Campus

Oh Happy Day, A New Roadway

Loop Road Gets a $9 Million Overdue Facelift

By: Lucia Rossi

Our prayers have been answered: the dreaded, pot-hole filled, hazardous, narrow, loop road of CSI is now being completely rehabilitated spacious, smooth, functional pavement we have all hoped and dreamed of.

Construction of the loop road began in early August and is projected to be completed by mid-December. This project will cause traffic inconvenience, which isn’t new for CSI dwellers, but will be worth the hassle and patience in the end.

In the meantime, access to buildings and parking will be maintained, traffic may be reduced to one lane and sometimes sections of roadway will be out of service.

Credit: Steven Morris

The loop road’s construction includes new gutters, curbs, a new storm drainage system—hence the big black tubes—and a pothole-free surface. This means not resurfacing the existing road, which was our previous temporary fix to a much larger issue.

The Dormitory Authority of the State of New York (DASNY) is doing the project which will be conducted in 10 phases, as shown by the phase blueprint.

Cameron Christensen, Assistant Vice President of Campus Planning and Facilities Management, and Hope Berte, Executive Director of Human Resources and Labor, wrote on CSIToday that Phase 1 will consist of “Replacing the southernmost roadway stretching from 6S to 5S. The straightening of the Loop Road by parking lot #4. Replacing the roadway leading up to parking lot #1 by the softball field.”

Lillian McGinn, the Director of New Campus Development, explained the long process of making this happen, as well as, just how needed this project was.

“The college has over three miles of roadway originally installed in 1993 when we moved to the campus from Sunnyside, though it lacked curbing that would help to control water erosion,” she said.  

“While it has been maintained by patching, it was determined that the entire loop road needed to undergo a major rehabilitation to repair the erosion caused by the water underpinning its infrastructure.”

According to McGinn, many of our pothole repairs were patched up by a contractor, which only cost hundreds of dollars to resurface as a quick fix, but did not address “the underlying problem of water management and the erosion of the roadway base.”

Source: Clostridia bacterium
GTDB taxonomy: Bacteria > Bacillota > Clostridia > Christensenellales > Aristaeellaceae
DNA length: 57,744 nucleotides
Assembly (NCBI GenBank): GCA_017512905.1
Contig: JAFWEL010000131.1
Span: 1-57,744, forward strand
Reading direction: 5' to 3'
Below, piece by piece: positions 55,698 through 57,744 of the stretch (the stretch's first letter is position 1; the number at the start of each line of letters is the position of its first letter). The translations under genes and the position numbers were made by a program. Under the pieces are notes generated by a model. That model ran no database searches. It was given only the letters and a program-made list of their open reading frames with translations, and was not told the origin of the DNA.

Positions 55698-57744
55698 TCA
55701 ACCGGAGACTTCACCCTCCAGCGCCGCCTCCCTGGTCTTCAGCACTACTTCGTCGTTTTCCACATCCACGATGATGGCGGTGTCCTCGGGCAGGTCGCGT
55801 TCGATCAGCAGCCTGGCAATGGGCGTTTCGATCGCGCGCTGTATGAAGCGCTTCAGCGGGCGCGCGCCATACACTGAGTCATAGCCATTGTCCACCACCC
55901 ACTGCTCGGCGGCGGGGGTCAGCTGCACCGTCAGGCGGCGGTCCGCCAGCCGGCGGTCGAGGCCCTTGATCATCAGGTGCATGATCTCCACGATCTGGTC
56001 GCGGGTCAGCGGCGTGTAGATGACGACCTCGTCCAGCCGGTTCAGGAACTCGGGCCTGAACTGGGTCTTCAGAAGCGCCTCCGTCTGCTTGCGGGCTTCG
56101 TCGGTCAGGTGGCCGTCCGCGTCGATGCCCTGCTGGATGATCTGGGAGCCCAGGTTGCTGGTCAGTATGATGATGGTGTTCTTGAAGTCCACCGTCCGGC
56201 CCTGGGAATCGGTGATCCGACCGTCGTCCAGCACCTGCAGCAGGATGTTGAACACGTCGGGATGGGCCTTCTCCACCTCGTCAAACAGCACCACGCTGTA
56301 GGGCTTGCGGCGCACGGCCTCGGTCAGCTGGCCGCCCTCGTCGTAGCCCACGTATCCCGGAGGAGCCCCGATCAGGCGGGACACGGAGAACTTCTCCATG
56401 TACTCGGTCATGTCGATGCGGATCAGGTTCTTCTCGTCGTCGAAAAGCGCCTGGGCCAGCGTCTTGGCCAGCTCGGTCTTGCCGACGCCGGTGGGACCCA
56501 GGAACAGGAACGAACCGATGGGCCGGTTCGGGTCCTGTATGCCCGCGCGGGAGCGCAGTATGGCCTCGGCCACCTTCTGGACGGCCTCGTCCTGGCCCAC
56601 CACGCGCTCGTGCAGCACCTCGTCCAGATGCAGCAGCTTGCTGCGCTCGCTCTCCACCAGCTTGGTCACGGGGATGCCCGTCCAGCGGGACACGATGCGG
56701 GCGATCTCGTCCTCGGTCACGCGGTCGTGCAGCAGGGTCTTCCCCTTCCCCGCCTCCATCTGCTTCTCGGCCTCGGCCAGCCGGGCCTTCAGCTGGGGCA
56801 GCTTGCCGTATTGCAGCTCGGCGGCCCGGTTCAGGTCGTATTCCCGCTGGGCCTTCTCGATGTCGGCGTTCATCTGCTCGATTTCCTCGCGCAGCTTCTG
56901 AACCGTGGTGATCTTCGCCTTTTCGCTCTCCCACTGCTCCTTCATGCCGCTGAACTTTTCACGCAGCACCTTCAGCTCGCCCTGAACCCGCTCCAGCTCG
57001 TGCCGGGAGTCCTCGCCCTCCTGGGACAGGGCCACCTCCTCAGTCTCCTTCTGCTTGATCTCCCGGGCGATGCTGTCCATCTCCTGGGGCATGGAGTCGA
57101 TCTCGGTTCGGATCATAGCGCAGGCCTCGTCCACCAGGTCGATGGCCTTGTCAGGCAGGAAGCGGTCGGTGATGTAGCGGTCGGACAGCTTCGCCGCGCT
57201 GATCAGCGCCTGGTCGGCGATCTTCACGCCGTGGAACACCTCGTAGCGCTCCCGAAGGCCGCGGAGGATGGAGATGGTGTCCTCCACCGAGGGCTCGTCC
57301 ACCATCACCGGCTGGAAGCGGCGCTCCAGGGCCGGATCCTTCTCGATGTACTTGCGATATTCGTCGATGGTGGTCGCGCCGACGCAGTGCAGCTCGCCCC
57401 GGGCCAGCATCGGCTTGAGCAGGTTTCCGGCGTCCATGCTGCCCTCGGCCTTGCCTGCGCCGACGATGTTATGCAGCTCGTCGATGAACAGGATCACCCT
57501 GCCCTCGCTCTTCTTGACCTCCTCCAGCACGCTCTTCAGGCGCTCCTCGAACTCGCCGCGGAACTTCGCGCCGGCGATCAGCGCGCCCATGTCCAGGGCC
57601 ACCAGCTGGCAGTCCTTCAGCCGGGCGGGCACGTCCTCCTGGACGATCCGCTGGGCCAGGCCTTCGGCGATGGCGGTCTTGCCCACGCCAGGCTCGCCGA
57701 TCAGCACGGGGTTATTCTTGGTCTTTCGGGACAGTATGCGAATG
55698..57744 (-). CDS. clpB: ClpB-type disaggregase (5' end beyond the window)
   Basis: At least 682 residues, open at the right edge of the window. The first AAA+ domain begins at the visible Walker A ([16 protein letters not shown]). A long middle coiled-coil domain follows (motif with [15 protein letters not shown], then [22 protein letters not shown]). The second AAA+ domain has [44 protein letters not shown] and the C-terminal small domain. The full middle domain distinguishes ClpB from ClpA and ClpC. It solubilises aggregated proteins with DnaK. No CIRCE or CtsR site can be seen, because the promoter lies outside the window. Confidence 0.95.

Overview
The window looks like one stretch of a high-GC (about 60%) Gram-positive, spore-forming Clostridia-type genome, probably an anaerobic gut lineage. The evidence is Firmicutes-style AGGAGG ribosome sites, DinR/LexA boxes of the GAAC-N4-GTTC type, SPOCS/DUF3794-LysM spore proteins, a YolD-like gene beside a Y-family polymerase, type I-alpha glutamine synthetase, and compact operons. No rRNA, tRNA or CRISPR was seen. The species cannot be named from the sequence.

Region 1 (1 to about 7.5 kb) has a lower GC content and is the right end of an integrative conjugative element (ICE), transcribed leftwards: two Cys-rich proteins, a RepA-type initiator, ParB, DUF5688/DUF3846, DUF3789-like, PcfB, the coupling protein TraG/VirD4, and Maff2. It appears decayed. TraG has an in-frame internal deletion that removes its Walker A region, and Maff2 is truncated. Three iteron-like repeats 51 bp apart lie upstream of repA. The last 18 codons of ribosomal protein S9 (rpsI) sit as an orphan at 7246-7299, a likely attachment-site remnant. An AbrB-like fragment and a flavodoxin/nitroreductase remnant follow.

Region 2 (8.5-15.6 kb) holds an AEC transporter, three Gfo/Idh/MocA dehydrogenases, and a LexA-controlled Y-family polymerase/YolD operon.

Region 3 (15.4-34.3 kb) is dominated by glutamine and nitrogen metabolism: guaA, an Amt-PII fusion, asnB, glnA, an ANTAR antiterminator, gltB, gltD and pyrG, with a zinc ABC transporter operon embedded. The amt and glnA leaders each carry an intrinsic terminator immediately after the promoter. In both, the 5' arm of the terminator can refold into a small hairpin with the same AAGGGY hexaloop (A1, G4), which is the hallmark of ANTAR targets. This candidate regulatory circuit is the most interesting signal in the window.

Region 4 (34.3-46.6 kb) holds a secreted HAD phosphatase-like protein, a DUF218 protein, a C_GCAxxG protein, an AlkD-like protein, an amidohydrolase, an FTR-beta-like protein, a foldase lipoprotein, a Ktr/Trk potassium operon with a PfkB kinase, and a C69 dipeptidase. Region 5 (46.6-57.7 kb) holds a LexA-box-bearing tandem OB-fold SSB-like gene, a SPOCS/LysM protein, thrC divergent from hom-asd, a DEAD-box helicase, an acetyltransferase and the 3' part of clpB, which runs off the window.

Realizing this, the planning started in 2012 where the roadway was reviewed and costs would be determined.

It was here that it was decided the east side roadway would be straightened while still including a parking lot. The northern section of roadway would be realigned and would include pedestrian-safe walkways. Also, the curbing addition and a storm catch basin would keep the road smooth and pothole-free.

Credit: Steven Morris

In June 2014, H2M, Architects and Engineers, studied our core sampling and traffic volume counts, the scope of this reconstruction was changed to apply to the entire loop road and not just eroded areas.

To make this happen, the college got funding through the CUNY Critical Maintenance program.

According to McGinn, the funding came over the span of several years, “starting from funds from CM FY11/12, up through additional funding FY14/15. The budget for this project is $9,047,000.”

Even with this project in motion, there are many other renovations going on as well.

“Currently 7 buildings—1A, 2A, 3A, 1N, 2N, 3S and 5S are having gutters and leaders installed with water management to an underground detention system that will allow for grey water to be used in the College’s irrigation system. The four academic buildings in this project are having a new hardscape design at each of their entrances,” said McGinn.

McGinn also informed that 2M, across from our gym, has been renovated with new classrooms for School of Business at CSI and that our soccer field will soon have new fencing, bleachers, press box and lighting.

As progress is made, McGinn, as well as the rest of the Campus Planning Office, wants students to know, “There is no doubt that students, faculty, staff and visitors to the campus will be inconvenienced for portions of this project. We are strongly advising students, staff and faculty to plan for extra time while navigating the campus and to be mindful of traffic pattern changes and posted signage.”

Keep an eye out on your CSI email accounts for updates on the project from the college’s administration.

 

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